The Supreme Court on Thursday said “every citizen has a right to establish and administer educational institution[s] under Article 19(1) (g) so long as the activity remains charitable. Such an activity undertaken by the private institutions supplements the primary obligation of the state. Thus, the state can regulate by law the activities of the private institutions by imposing reasonable restrictions under Article 19(6).”

A Bench of Chief Justice S.H. Kapadia and Justice Swatanter Kumar, while upholding by a majority of 2:1 the constitutional validity of the Right of Children to Free and Compulsory Education Act, 2009, said: “Earmarking of seats for children belonging to a specified category who face financial barrier in the matter of accessing education satisfies the test of classification in Article 14. Further, Section 12(1) (c) provides for a level playing field in the matter of right to education to children who are prevented from accessing education because they do not have the means or their parents do not have the means to pay for their fees. Such a condition would come within the principle of reasonableness in Article 19(6).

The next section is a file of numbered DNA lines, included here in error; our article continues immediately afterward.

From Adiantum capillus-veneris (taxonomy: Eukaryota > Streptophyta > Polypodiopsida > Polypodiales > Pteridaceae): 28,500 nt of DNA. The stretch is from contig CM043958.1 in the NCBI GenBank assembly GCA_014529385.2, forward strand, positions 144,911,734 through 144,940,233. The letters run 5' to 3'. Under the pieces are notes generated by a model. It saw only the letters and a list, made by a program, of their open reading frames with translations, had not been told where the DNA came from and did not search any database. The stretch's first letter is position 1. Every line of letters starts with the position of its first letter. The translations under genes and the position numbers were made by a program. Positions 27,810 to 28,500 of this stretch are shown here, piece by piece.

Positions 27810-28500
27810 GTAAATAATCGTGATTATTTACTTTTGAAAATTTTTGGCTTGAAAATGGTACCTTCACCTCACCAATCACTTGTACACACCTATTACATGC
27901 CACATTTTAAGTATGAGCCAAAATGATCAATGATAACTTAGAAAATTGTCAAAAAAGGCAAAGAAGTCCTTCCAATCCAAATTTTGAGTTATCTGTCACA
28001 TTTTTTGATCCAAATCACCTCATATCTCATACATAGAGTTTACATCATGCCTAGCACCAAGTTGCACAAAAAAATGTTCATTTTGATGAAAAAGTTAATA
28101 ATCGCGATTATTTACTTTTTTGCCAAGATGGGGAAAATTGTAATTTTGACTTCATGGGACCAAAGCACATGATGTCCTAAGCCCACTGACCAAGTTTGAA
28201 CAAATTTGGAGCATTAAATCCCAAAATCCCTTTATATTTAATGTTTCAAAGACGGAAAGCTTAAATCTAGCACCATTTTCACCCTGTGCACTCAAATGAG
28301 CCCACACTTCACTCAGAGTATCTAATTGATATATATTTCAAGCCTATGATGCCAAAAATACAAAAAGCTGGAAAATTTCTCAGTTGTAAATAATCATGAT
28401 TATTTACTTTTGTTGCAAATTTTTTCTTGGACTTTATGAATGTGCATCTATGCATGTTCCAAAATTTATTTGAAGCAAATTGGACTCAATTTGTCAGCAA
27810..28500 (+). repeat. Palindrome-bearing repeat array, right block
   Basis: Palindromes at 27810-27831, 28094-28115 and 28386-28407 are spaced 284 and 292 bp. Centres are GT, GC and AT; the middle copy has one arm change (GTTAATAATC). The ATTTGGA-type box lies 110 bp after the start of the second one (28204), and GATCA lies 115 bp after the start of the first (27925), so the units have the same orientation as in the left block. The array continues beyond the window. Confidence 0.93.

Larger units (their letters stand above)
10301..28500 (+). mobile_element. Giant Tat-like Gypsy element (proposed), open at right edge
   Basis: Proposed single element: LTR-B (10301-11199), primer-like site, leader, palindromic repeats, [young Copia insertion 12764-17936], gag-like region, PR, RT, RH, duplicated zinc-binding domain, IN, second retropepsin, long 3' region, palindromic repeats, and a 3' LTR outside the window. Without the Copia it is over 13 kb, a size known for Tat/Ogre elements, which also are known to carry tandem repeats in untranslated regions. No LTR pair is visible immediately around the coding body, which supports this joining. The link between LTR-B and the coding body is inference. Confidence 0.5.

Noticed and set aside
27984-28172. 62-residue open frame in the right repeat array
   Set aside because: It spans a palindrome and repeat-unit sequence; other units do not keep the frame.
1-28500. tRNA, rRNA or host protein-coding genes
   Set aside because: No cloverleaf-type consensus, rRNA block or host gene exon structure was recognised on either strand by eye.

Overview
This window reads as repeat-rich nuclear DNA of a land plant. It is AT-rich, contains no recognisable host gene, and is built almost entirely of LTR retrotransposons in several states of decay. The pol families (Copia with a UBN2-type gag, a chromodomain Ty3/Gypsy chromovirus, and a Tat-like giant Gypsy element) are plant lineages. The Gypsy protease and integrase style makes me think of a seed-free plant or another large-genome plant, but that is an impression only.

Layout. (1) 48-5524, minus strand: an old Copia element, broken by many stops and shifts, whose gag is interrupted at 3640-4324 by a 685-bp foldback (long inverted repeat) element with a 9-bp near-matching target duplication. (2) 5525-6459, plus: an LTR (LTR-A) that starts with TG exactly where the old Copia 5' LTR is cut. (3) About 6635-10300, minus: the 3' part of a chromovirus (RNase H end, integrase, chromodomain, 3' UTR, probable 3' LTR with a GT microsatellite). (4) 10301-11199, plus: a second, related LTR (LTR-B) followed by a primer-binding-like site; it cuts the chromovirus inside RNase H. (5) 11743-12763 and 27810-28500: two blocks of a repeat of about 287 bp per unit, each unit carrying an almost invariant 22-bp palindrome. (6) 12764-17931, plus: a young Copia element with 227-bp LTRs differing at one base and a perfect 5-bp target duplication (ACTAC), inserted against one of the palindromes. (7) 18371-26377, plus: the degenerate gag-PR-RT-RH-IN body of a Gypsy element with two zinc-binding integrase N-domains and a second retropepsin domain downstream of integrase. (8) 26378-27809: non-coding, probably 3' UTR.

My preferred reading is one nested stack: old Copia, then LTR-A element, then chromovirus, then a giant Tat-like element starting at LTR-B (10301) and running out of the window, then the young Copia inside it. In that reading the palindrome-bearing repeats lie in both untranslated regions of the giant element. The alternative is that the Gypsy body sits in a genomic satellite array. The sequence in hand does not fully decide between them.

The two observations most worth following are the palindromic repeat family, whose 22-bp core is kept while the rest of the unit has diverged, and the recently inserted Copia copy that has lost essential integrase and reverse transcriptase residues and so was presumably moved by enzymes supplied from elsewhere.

“However, we want the Government to clarify the position on one aspect. There are boarding schools and orphanages in several parts of India. In those institutions, there are day scholars and boarders. The 2009 Act could only apply to day scholars. It cannot be extended to boarders. To put the matter beyond doubt, we recommend that appropriate guidelines be issued under Section 35 of the 2009 Act clarifying the above position.”

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